I've interviewed more than a dozen high-profile economists and investors over the last year. I ask each a question that I think covers the most important and overlooked aspects of the Great Recession: Have we learned from our mistakes, or are we doomed to repeat them?
Two weeks ago, I sat down with Robert Arnott, CEO of Research Affiliates, and one of the brightest investment minds in the world. When asked about learning from our mistakes, he was pessimistic, and pointed out that we not only repeat them time after time, but we have a dangerous tendency to blame others. Here's what he had to say (transcript follows):
Robert Arnott: Human nature is that we always repeat our mistakes. Simple fact is, countries have gone through the experiment that we're embarked on with disastrous consequences again and again in history. It always takes decades to mend the problems; but, eventually, they are mended. The real risk is when you're going through this kind of experience, the temptation is overwhelming to paper it over. I liken it to having holes in the floorboards that you put wallpaper over to try and pretend they're not there. Very dangerous.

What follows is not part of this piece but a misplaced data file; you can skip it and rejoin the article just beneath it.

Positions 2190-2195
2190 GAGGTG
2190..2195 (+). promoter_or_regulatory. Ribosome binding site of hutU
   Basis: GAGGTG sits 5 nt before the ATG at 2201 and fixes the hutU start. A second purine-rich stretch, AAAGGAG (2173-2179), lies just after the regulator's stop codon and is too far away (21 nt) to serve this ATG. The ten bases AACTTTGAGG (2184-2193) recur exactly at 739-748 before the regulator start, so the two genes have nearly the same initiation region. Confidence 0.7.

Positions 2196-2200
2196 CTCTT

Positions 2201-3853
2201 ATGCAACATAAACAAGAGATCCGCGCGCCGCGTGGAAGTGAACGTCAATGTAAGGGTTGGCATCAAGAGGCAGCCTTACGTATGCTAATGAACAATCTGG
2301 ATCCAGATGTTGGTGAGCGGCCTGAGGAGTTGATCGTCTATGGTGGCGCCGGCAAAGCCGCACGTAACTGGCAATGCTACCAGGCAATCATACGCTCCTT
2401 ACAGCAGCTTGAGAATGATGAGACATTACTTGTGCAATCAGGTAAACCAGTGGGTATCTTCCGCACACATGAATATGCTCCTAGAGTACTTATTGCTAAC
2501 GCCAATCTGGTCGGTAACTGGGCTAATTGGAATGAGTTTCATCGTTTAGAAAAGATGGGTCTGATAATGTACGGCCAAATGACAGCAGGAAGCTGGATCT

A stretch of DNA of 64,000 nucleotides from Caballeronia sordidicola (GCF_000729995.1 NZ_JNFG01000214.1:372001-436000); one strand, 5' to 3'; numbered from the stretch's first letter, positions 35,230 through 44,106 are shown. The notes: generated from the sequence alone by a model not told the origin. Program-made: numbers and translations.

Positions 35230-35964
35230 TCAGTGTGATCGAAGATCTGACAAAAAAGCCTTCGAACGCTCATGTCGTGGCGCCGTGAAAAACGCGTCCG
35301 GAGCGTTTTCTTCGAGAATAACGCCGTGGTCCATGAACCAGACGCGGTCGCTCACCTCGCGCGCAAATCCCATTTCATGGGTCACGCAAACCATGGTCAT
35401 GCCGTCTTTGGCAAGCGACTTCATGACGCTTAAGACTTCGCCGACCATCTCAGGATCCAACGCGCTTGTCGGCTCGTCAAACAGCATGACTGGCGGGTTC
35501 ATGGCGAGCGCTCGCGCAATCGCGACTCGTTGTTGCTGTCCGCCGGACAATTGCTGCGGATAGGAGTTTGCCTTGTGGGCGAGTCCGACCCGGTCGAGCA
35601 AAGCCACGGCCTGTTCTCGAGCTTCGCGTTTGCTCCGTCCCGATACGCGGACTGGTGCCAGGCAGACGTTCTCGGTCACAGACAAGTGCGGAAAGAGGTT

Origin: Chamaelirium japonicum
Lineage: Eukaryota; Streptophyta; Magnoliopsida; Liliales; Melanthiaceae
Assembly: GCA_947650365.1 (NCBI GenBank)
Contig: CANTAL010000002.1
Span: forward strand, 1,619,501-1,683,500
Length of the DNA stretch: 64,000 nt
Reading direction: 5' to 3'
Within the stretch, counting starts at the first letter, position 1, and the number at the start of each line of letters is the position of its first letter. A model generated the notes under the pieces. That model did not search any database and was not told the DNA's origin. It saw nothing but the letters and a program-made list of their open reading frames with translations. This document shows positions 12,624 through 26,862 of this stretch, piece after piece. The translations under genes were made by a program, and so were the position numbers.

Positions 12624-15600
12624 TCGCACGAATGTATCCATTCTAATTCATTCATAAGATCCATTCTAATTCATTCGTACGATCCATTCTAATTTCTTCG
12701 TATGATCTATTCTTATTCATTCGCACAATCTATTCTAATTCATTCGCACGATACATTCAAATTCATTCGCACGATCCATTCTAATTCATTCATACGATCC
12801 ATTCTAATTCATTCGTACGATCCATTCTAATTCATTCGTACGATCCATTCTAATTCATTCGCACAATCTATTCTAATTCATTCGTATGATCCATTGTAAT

And the other dangerous element is the desire to blame others for our travails. China bashing comes to mind. If China's currency is too cheap, as a lot of people advocate, well, that means that our imports from China are too cheap, which benefits consumers. Sure it hurts exporters; but it benefits consumers. It's a reciprocal, roughly equal effect.
So do you want to engage in China bashing, hoping that they'll boost trade off the foreign exchange rate for their currency, and make our exports more competitive, and make our imports from them more expensive? You're advantaging some exporters, you're disadvantaging the consumers. There's symmetry; the consumers don't have lobbyists.